Commentary by Evelina Silveira in London, Ontario
A recent study published by the Western University's Centre for Research on Migration and Ethnic Relations found a severe lack of visible minorities in leadership roles in organizations in London, Ontario.
While the study made headlines, the findings came as no surprise to me. I have lived in London all my life, working as a diversity consultant for the 10 years. I would like to offer an explanation as to why inroads have not been made in visible minority leadership in London, Ontario.
Flashback to about 13 years ago, when I started to work on a business plan for Diversity at Work: I interviewed many leaders in London asking them whether my idea of having a business which promoted hiring and supporting diverse candidates would ever fly.
I will never forget the answer I received from a human resources consultant who had previously held many jobs in the recruitment and leadership fields. She said: “Evelina, as long as there are enough white people to fill the jobs, no one will ever consider anyone else, because they don't have to.”
Essentially, she conveyed that there really was no need to change the recruitment process and that it was too much work to do so.
A late joiner
In comparison to other cities, London has lagged behind. Perhaps it is because the jobs could easily be filled as the human resources consultant suggested, or maybe we ignore the ever-growing presence of visible minorities which started in the mid-1980's.
Some of our largest employers and institutions have only recently developed diversity policies, later than their counterparts in other comparable cities which have a high number of visible minorities and immigrants. I often scan the diversity plans of the public service organizations in London and it would appear that the effort or the kind of approach being used – if at all – are not producing much in terms of achieving a representative workforce, let alone diversity in leadership.
My observations are consistent with the findings which indicate a very low level of visible minority participation, notably 5.3 per cent on agencies, boards, and commissions. Their lack of participation at these levels can have ramifications for how services are delivered, in addition to resource allocation.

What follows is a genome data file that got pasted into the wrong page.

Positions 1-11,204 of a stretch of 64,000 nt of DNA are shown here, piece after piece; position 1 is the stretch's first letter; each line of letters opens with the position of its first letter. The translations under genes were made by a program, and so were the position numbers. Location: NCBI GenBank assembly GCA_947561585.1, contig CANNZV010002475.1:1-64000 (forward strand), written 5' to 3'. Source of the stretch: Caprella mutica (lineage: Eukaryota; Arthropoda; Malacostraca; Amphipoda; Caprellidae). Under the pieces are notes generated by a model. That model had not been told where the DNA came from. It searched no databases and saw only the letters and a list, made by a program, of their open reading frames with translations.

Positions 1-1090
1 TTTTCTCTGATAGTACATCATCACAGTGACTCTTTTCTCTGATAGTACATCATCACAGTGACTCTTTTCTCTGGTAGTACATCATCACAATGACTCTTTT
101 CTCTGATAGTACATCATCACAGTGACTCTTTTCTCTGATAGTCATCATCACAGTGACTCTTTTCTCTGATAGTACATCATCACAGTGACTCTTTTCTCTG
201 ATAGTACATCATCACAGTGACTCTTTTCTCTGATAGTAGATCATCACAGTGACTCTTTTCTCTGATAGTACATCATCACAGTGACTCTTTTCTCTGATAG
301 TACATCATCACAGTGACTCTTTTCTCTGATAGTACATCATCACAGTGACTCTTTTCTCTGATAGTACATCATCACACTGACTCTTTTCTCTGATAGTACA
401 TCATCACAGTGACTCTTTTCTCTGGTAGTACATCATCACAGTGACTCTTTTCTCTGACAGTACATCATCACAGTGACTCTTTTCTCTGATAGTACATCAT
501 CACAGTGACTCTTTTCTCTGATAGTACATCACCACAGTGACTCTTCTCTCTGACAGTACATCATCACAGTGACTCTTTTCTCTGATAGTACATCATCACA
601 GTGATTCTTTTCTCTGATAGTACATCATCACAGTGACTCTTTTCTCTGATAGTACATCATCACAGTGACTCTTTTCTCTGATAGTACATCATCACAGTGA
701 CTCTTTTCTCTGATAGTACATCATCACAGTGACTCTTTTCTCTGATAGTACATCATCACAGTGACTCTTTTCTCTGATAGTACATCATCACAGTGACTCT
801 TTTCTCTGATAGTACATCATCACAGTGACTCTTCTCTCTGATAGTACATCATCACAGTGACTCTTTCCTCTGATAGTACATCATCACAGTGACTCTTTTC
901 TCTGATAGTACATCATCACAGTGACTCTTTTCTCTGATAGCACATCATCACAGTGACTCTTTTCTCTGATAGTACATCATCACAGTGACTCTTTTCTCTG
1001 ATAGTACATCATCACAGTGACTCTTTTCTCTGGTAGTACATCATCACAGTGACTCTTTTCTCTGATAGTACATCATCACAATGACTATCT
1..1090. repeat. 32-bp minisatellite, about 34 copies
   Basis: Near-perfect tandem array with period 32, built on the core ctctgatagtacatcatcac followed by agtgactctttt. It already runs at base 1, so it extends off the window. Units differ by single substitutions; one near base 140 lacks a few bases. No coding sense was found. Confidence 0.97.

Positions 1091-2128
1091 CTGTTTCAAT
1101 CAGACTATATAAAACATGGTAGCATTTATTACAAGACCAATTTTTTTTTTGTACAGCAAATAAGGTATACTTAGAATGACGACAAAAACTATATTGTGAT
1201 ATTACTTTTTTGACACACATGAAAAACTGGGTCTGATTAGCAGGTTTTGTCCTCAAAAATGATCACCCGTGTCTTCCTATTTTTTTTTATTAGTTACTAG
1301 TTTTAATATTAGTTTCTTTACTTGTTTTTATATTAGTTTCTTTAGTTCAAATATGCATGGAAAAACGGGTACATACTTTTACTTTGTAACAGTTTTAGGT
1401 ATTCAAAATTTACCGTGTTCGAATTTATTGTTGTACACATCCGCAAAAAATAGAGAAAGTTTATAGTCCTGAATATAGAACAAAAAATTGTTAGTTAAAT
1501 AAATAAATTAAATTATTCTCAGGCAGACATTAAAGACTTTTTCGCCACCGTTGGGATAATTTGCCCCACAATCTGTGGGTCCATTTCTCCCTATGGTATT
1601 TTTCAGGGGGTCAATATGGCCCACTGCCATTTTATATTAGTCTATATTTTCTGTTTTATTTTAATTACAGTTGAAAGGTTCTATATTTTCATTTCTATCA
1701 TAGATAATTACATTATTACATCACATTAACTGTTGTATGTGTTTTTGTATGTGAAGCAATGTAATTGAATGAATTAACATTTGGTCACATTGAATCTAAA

Furthermore, there is a tendency, especially with boards, to recruit people they know, often friends and co-workers, to fill vacancies. This can perpetuate the lack of representation and the effort to create a more diversified board and committees.
It is startling how many workplaces have not implemented the strategies and best practices that can help mitigate these gaps. How might we explain the disconnect? There are a multitude of reasons why this occurs and this is key to understanding the problem of under-representation in London’s publicly-funded organizations.
Consider these possibilities:
· Foreign credentials and work experience are not recognized. Generally speaking, if an applicant has not graduated from a leadership program in North America or the U.K , there is a good chance their education in leadership may not be recognized. Leadership experience from other parts of the world may not be taken into consideration for a host of reasons, including cultural differences in how we do business and interact with employees.
· Effective leadership requires highly developed communication skills: in person, in writing and over the phone. An internationally-trained applicant is disadvantaged if they have a pronounced accent and have an indirect style of communication. Interviewer bias can hamper heavily-accented applicants, who may be mistaken as unqualified because they speak differently. Across cultures, there are variations in how we conduct meetings, presentations and write reports. The Canadian standards are often learned in school or through work experience.
At civic level: zero
The number of visible minorities and immigrant leaders in municipal organizations is at a glaring zero per cent!
Given that government organizations are held to a higher standard than the private sector to have a reflective workforce, as well as to meet Employment Equity standards, this represents a failure of implementation and consequently lost opportunities for diversifying the workforce and gaining new skills and perspectives.
With increasing job insecurity, good benefits and salaries, public service employees are not likely to leave their jobs. Understandably, this represents fewer opportunities for external applicants to get hired.
It would be interesting to know if the City of London has an internal mentoring program to assist aspiring leaders. Research consistently indicates that visible minorities and immigrants find a lack of mentors in the workplace.
Successful leaders often attest to the significance of mentors throughout their careers. There have been some attempts over the last few years to develop internships for immigrant professionals at the City of London. However, it is hard to know if this experience translated into permanent employment with the City.
Finally, we cannot overlook bias and racism in the recruitment and selection process, although it does not probably explain the huge disconnect between the population and their representation in the workforce. In my experience, if the leadership in an organization is not familiar with the business benefits of a diverse workforce, they are very unlikely to support and initiate programs which can facilitate the entry and promotion of visible minorities within their organizations.
Evelina Silveira is the President of Diversity at Work in London, a three-time award winning firm which specializes in creating inclusive workplaces and diverse customer bases. She has co-authored two globally acclaimed books and is the publisher of the Inclusion Quarterly.